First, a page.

'US and Russia jointly solving just one problem could stop ruinous path they are on'

'US and Russia jointly solving just one problem could stop ruinous path they are on'
With all the problems we face around the world and with so many shared interests, the US and Russia should pick a problem and jointly solve it together to restore their relations, political analyst Charles Ortel says.

Russia’s new ambassador to the US, Anatoly Antonov, met US President Donald Trump on Friday as part of formalities that see him officially recognized as Moscow’s representative in Washington.

The meeting took place in a “warm and constructive” atmosphere, according to the diplomat.

RT spoke to political analyst and writer Charles Ortel to discuss whether this new appointment will change the relationship between the US and Russia.

RT: Might a new Russian ambassador be a good thing at this point in relations?

Charles Ortel: I certainly hope so. When you look back at the long sweep of modern American history, and you think that this nation lost many people, wounded and killed in action fighting Germany, and then look now at the close relationship we have with Germany, one might imagine that the US could find it somehow possible to retrigger the relationship we have with Russia and find at least one project to work together on for our common good. It strikes me that there are many out there. I am delighted that there is a new representative here in Washington, DC, and I am hopeful that the team close to Trump, not necessarily the Obama holdovers… can work hard to actually restart the relationship for the common good.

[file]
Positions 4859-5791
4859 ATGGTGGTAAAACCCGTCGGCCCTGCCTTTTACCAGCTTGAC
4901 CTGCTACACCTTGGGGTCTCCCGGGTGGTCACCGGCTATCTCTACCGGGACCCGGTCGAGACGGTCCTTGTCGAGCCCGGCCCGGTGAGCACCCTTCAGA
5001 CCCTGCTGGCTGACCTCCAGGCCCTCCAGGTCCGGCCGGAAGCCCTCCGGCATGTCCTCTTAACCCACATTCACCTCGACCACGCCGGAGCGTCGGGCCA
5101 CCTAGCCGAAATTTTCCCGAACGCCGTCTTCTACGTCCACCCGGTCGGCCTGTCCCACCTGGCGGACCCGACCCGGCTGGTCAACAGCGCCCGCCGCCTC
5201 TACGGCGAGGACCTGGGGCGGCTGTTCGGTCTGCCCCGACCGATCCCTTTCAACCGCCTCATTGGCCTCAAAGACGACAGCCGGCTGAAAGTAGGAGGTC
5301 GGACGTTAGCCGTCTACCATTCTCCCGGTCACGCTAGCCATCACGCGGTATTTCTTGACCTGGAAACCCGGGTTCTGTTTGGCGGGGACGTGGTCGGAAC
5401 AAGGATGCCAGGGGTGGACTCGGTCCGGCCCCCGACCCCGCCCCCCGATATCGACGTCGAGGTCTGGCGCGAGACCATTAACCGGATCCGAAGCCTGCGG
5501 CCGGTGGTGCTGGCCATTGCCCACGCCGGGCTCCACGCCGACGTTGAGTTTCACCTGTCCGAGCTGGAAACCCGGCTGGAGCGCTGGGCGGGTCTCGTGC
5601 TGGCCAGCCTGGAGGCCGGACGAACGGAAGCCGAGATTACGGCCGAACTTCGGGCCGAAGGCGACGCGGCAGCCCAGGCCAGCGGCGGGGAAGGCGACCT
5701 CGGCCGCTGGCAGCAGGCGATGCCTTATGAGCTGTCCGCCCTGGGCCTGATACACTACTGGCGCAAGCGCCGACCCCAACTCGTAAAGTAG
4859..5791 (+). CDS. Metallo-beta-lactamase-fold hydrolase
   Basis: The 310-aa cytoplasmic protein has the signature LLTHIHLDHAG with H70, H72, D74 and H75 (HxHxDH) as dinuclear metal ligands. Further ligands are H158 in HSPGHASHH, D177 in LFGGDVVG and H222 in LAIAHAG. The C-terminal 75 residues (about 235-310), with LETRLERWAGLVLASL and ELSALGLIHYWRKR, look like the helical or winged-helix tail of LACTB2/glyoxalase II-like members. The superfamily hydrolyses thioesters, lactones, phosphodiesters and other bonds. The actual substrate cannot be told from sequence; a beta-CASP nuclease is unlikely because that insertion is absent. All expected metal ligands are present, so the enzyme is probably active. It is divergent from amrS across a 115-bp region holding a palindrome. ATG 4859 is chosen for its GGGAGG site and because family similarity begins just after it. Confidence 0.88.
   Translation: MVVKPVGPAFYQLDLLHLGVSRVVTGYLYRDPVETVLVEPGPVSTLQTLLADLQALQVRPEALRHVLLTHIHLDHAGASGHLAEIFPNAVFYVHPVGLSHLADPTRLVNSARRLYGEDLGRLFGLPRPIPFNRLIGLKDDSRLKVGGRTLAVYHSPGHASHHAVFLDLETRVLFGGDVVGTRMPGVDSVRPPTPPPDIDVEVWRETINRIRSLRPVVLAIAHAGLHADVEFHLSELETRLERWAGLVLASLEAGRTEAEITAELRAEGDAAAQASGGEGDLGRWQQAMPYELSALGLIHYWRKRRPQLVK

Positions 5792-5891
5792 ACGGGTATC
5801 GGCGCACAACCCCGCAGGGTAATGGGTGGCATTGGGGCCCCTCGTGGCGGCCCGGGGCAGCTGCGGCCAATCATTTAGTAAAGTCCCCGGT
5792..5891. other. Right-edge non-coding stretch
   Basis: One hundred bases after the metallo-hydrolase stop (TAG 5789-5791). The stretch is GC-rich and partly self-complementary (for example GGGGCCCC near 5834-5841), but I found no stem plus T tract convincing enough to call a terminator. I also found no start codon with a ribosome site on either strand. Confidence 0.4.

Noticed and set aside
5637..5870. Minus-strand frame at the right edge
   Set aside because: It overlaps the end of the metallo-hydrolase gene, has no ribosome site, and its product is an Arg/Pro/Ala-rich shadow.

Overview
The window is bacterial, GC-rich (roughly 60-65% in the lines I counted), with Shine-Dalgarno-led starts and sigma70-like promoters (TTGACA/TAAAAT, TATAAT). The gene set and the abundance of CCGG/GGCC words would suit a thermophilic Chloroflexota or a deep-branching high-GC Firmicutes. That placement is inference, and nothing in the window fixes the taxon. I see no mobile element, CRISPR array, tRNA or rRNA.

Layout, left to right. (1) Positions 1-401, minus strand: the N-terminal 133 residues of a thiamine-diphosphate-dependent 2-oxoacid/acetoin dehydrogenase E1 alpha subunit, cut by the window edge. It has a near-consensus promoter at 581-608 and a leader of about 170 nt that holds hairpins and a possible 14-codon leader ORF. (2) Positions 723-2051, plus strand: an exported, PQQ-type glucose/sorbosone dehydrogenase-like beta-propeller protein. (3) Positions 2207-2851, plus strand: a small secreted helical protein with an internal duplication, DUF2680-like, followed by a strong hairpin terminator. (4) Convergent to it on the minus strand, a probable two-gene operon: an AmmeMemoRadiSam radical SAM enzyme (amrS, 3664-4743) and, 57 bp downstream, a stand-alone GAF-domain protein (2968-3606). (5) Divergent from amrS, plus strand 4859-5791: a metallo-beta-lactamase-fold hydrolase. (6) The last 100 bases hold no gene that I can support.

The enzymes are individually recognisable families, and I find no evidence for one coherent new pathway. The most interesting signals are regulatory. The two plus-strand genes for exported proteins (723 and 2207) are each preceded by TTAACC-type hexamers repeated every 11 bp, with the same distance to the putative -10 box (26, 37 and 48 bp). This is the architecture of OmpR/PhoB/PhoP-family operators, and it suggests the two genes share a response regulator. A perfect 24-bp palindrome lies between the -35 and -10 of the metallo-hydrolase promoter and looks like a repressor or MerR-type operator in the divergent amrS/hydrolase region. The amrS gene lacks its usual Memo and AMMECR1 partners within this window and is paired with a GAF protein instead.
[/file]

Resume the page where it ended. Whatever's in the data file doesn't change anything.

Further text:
RT: Where do you see the row over the seizure of diplomatic property leading?

CO: It is really difficult for me to understand why either side is going down this path. We could equipollent say in terms of our population, we have a larger population and you could come back and say we have a larger territory... with all the problems we face around the world, in particular our joint problem with radical Islamic terrorism and the economy that seems to be still not finding its full potential, and I could on and on – with all those problems, with so many shared interests, I fail to see the wisdom of going down this path.

RT: What would it take to turn relations around at this point?

CO: I think a common win – a close team from both countries picking a problem and jointly solving it quickly together. Getting to know one another – a close team of trusted people on both sides picking just one problem, any old problem in the world, working together to solve it quickly and effectively will go a long way to stopping this ruinous path we are on. One problem from our side of course is that so long as Special Counsel Robert Mueller is in the background there, the Trump team has to watch very carefully how it interacts with Russia. We don’t really understand what Mr. Mueller may be up to.

RT: Do you think if the ongoing investigations into alleged collusion between team Trump and Russia find nothing, that might be the point things can change?

CO: I truly would hope so. The notion that any nation meddling in another country’s election is a very bad thing. And neither of us should do it. The US has been accused of doing that around the world in many countries. We need to get this chapter behind us… But outside the US, there are so many places in the world, the Middle East, for example, where a joint effort involving the US and Russia could be so productive – in Europe, as well. And I would have thought that is what we want to spend our time doing for the common benefit of both of our peoples.

The statements, views and opinions expressed in this column are solely those of the author and do not necessarily represent those of RT.